[Python-Dev] Parrot -- should life imitate satire?

Owen Taylor otaylor@redhat.com
12 Aug 2001 23:05:43 -0400

Rasmus Lerdorf <rasmus@php.net> writes:

> > By introducing another layer of abstraction we will most probably decrease
> > the performance of all languages[1]. That is, since the universal
> > interface to, given your example, the Sablotron XSLT library is the API
> > and Perl, Python and PHP have internals different enough that there would
> > have to be a  certain amount of glue and translation work between the
> > structures of the extension layer and the internals of the interpretter.
> It should still be possible to come up with some guidelines for writing a
> single extension that supports multiple scripting languages.  Especially
> for something like Sablotron which isn't that complex.  You feed it some
> XML and some XSL and it spits back a result.  Most of the work in writing
> the extension is figuring out how the user-visible API should look and
> then translating that API along with its function/method calls and
> argument type mangling to whatever the thing that is being glued is
> expecting.
> Note that I am not talking about runtime binary compatibility here.  I am
> talking about source compatibility where potentially big chunks of code
> would be very different across the different languages.  In an approach
> like this I don't see a performance issue.  It is more of an education
> issue actually.
> And with a bit of effort I bet we could come up with enough common ground,
> or at least some nifty macro tricks, where people wouldn't feel
> overwhelmed by the task of supporting multiple scripting languages when
> they sat down to write some new backend library.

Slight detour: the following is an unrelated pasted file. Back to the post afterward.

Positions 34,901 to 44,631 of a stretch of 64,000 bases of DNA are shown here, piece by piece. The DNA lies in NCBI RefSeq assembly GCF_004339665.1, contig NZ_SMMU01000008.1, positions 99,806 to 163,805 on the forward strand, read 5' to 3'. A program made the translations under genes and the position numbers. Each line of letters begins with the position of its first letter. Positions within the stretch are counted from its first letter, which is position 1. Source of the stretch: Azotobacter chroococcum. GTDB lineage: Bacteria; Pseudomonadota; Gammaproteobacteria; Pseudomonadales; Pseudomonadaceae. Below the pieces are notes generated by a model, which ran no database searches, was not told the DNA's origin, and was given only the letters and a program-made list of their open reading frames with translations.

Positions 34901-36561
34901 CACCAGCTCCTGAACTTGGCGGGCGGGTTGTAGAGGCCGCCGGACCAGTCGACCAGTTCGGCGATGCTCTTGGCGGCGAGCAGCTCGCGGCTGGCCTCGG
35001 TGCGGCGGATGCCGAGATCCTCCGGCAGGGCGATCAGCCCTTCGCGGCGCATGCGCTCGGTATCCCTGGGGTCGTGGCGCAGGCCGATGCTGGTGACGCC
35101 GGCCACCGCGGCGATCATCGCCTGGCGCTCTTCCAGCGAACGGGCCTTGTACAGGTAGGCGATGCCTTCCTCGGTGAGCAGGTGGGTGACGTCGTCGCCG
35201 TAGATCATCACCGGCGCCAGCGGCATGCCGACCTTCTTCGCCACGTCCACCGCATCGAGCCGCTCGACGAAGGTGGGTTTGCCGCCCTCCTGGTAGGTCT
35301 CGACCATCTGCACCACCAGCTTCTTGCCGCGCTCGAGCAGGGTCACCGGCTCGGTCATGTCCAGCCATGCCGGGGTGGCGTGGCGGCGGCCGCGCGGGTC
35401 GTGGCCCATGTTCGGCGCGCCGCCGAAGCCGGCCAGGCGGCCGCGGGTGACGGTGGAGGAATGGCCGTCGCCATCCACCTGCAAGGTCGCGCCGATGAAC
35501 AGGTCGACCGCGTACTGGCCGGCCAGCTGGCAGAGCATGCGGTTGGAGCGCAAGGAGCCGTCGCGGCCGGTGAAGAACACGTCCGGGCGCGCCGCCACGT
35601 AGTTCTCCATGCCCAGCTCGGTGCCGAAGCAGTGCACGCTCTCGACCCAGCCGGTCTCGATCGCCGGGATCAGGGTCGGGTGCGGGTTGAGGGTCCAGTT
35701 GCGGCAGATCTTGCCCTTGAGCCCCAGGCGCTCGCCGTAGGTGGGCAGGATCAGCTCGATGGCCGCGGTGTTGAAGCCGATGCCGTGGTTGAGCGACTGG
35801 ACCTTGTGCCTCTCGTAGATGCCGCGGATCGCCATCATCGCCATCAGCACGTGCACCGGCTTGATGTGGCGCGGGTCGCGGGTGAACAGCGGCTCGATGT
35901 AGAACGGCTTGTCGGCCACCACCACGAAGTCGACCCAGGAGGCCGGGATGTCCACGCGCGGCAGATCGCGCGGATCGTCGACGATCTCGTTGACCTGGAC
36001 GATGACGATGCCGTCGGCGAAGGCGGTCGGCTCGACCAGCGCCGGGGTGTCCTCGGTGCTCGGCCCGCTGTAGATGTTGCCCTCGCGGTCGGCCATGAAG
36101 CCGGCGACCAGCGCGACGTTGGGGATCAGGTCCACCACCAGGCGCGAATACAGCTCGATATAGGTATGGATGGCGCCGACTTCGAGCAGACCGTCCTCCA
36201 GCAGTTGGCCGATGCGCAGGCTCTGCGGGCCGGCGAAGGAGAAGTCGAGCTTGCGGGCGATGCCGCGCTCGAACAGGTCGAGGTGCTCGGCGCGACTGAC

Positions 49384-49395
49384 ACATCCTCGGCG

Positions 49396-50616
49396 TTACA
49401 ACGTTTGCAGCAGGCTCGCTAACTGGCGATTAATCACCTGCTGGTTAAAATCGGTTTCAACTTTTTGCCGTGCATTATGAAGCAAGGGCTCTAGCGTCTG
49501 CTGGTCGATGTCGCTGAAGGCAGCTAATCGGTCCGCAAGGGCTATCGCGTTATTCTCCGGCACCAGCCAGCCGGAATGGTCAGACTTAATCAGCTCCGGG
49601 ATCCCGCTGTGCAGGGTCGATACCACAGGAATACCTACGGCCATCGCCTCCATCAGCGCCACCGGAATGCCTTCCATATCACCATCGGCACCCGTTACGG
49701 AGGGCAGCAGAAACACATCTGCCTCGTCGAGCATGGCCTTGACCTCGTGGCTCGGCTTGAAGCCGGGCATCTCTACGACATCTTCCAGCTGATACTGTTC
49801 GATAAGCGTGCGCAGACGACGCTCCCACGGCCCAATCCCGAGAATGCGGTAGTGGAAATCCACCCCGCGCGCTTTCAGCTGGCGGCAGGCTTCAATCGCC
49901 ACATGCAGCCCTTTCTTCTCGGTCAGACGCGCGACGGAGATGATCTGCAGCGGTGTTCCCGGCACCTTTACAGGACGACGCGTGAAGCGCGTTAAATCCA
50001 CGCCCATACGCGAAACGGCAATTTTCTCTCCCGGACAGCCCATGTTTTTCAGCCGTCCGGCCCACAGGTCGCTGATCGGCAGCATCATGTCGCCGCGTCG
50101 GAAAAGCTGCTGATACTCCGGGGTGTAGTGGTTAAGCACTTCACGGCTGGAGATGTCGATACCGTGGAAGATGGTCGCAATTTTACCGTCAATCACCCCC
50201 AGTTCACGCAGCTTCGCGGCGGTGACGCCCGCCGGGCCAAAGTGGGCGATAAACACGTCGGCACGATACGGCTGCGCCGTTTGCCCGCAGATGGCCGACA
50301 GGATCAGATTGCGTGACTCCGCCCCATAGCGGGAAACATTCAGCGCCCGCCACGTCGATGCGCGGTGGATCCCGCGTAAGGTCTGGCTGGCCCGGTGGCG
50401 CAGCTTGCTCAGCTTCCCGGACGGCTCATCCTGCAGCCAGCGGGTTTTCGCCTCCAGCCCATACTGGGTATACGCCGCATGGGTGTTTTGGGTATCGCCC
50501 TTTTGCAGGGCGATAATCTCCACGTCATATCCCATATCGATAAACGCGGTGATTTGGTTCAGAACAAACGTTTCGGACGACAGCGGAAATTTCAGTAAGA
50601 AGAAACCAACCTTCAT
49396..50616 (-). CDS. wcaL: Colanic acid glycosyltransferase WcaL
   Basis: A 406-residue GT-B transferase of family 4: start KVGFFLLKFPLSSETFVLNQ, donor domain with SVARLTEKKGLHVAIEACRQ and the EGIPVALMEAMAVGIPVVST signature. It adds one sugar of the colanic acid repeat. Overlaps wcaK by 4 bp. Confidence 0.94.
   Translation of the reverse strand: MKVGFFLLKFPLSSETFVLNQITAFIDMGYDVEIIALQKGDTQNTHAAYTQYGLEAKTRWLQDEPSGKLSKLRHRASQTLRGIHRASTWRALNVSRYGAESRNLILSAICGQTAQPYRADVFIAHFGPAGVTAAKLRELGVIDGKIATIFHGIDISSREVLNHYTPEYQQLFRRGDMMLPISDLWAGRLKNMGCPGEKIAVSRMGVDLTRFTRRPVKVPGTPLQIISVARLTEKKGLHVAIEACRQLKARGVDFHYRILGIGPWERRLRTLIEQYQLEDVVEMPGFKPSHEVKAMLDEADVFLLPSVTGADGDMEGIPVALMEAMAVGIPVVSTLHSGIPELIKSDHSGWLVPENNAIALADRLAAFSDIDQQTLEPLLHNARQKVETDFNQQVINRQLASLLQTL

I think knowledge of the rules for writing bindable libraries is
much more useful than macro tricks.

Writing down the rules would be a big project, though the set
of rules isn't that big. A few important ones are:

 - User data stored with a structure should have an associated

 - Callback functions must take not just a function, but 
   a function,user data, destroy notifier combination.
 - Data structures should be one of:

   * Immutable and refcounted. 
   * Copy by value.
   * Copy by reference, reference counted, with destroy
     notification and a user data facility for maintaining 
     persistant language <=> library associates.

 - Keep the C simple. Opaque structure with accessors is
   the ideal, structures initialized with magic macros
   one of the worse offendors.

Etc. If you follow these rules, you get a a library where writing
bindings for it is a brain-dead task. But still task.  A library like
GObject that standardizes memory management, and object-oriented
structures helps quite a bit, but I'm certainly of the opinion that
the eventual goal has to be

 - write a library using tools that produce an introspectable
   descriptions of its interfaces.
 - Language bindings are automatic and can be done without
   a compilation step.